spring.shardingsphere.sharding.tables.t_order.key-generator.props.worker.id=123
spring.shardingsphere.sharding.tables.t_order_item.actual-data-nodes=ds.t_order_item_$->{0..1}
spring.shardingsphere.sharding.tables.t_order_item.table-strategy.inline.sharding-column=order_id
spring.shardingsphere.sharding.tables.t_order_item.table-strategy.inline.algorithm-expression=t_order_item_$->{order_id % 2}
spring.shardingsphere.sharding.tables.t_order_item.key-generator.column=order_item_id
spring.shardingsphere.sharding.tables.t_order_item.key-generator.type=SNOWFLAKE
spring.shardingsphere.sharding.tables.t_order_item.key-generator.props.worker.id=123
# configure the binding relation of t_order and t_order_item
spring.shardingsphere.sharding.binding-tables[0]=t_order,t_order_item
# configure broadcast tables
spring.shardingsphere.sharding.broadcast-tables=t_address
# sharding-jdbc mode
spring.shardingsphere.mode.type=Memory
# start shardingsphere log
spring.shardingsphere.props.sql.show=true

 

3.3.2 Test and verification process description

1. DDL operation

JPA automatically creates tables for testing. When Sharding-JDBC routing rules are configured, the client executes DDL, and Sharding-JDBC automatically creates corresponding tables according to the table splitting rules. If t_address is a broadcast table, create a t_address because there is only one master instance. Two physical tables t_order_0 and t_order_1 will be created when creating t_order.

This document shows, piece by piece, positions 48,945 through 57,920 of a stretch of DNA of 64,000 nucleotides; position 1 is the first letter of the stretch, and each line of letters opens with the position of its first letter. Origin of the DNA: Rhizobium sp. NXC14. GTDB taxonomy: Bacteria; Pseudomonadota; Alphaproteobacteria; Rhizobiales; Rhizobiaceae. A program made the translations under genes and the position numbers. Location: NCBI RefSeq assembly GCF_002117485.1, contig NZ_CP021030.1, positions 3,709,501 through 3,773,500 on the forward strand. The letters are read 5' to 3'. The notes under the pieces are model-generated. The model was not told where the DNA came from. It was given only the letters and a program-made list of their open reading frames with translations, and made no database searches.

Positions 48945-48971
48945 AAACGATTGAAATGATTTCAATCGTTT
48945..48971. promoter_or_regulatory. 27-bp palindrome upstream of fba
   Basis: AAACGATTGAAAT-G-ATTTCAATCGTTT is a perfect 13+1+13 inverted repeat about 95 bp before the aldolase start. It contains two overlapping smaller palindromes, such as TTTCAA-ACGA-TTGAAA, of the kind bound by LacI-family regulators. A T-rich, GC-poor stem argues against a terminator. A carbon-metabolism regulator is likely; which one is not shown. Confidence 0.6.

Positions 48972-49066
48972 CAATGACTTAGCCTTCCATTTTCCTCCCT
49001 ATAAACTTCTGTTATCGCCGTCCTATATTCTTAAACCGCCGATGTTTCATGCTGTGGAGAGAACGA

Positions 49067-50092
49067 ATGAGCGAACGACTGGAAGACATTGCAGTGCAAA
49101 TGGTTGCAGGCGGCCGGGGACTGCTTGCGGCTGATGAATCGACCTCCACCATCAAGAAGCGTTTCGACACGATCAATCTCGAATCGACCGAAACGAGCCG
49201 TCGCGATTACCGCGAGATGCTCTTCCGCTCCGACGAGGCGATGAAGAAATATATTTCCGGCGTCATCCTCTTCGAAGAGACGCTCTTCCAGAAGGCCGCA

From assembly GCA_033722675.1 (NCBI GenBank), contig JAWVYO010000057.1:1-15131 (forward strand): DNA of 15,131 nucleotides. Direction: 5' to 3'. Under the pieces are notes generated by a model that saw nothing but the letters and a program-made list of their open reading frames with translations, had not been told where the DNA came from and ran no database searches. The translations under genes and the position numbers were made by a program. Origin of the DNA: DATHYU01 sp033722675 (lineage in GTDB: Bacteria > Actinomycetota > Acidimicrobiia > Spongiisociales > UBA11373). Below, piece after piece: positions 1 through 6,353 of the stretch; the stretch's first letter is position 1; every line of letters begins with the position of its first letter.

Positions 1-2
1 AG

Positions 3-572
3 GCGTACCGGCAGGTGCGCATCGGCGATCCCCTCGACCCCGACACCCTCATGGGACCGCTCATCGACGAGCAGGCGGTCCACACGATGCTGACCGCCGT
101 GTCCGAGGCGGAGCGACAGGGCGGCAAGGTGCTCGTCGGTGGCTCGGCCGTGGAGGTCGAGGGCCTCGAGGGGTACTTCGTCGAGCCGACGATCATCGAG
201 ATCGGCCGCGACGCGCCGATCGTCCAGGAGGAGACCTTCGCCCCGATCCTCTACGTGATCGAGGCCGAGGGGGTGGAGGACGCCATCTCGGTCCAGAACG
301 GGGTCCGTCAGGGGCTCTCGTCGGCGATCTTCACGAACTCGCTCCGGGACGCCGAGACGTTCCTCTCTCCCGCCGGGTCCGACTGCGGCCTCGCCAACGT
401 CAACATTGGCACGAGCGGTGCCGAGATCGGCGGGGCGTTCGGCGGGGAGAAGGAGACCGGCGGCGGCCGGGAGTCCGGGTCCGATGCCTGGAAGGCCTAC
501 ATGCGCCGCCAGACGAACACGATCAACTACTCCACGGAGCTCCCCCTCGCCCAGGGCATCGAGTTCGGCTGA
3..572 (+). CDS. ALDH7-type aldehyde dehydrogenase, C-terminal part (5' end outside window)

2. Write operation

As shown in the figure below, Logic SQL inserts a record into t_order. When Sharding-JDBC is executed, data will be distributed to t_order_0 and t_order_1 according to the table splitting rules.

When t_order and t_order_item are bound, the records associated with order_item and order are placed on the same physical table.

3. Read operation

As shown in the figure below, perform the join query operations to order and order_item under the binding table, and the physical shard is precisely located based on the binding relationship.

The join query operations on order and order_item under the unbound table will traverse all shards.

3.4 Testing database sharding-only function

3.4.1 Setting up the database environment

Create two instances on Aurora: ds_0 and ds_1

When the sharding-spring-boot-jpa-example project is started, tables t_order, t_order_itemt_address will be created on two Aurora instances.

3.4.2 Configuring Sharding-JDBC

application.properties springboot master profile description

# Jpa automatically creates and drops data tables based on entities
spring.jpa.properties.hibernate.hbm2ddl.auto=create
spring.jpa.properties.hibernate.dialect=org.hibernate.dialect.MySQL5Dialect
spring.jpa.properties.hibernate.show_sql=true

# Activate sharding-databases configuration items
spring.profiles.active=sharding-databases
#spring.profiles.active=sharding-tables
#spring.profiles.active=sharding-databases-tables
#spring.profiles.active=master-slave
#spring.profiles.active=sharding-master-slave

application-sharding-databases.properties sharding-jdbc profile description

spring.shardingsphere.datasource.names=ds_0,ds_1
# ds_0
spring.shardingsphere.datasource.ds_0.type=com.zaxxer.hikari.HikariDataSource
spring.shardingsphere.datasource.ds_0.driver-class-name=com.mysql.jdbc.Driver